While the Fed's decision to begin tapering in December drew the most media attention, the large turnover on the FOMC will have large policy ramifications going forward.
Recent positive economic data releases have materially increased the likelihood that the Fed will start tapering its quantitative easing program in December.
If the Democrats and Republicans cannot agree on a debt ceiling deal, a recession is a more likely outcome than a default in the near term.
Following a series of disappointing economic reports, the most recent employment report allayed fears that the moderate recovery in the US economy was faltering.
Barrack Obama's reelection will ensure that many of his first term initiatives will persist and that the Fed's QE policies will continue unabated.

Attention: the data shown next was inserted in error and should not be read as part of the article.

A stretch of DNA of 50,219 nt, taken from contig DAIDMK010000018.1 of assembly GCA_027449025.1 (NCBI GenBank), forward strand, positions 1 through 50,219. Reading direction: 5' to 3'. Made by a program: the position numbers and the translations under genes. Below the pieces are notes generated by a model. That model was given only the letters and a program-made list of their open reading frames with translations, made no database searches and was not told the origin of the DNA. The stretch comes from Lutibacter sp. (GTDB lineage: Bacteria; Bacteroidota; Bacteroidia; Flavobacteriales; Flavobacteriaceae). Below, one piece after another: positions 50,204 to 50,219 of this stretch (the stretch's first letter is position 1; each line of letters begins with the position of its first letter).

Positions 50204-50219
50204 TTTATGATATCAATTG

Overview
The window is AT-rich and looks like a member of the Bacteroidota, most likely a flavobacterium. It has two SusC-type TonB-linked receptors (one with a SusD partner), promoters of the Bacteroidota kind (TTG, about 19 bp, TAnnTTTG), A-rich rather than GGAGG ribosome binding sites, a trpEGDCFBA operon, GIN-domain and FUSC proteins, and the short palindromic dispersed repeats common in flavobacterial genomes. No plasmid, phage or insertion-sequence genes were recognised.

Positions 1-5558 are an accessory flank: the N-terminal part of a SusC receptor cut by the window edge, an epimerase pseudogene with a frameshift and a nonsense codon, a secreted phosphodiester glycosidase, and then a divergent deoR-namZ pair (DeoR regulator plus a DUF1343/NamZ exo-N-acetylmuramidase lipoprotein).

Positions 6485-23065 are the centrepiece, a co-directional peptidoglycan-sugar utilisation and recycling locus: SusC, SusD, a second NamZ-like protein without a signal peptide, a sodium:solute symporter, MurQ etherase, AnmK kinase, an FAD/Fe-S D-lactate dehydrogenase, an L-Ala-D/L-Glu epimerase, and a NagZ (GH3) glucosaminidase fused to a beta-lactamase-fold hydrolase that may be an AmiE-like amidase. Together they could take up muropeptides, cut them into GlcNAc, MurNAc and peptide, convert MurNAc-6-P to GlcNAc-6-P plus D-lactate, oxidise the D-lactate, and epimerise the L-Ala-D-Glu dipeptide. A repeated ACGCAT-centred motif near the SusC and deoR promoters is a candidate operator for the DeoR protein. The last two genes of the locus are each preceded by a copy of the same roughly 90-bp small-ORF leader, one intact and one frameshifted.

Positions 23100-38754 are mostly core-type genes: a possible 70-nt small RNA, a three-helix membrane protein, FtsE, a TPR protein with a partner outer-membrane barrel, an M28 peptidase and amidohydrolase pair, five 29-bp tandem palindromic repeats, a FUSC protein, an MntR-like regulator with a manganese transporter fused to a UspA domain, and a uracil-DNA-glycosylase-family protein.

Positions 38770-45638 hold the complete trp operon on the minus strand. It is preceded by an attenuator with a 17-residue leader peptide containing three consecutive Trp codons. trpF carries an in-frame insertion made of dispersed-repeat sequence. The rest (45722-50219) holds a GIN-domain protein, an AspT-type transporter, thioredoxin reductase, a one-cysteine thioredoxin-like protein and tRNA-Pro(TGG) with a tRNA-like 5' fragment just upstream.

Corporate profit growth in 2012 will continue to be positive, but changes to fiscal policy loom as a major risk.
The large number of thorny issues that need to be resolved ensures that the likelihood of a disappointing outcome from the EMU summit is higher than currently thought.
Despite hopes for an announcement of a new round of quantitative easing, Ben Bernanke is unlikely to make such an announcement at the upcoming Jackson Hole conference.
The intractability of both Republicans and Democrats on the fiscal cliff is increasing the likelihood of an impasse that could lead to a drop in output in the US economy.
Small businesses and state and local governments continue to drag down job growth in mid-2011.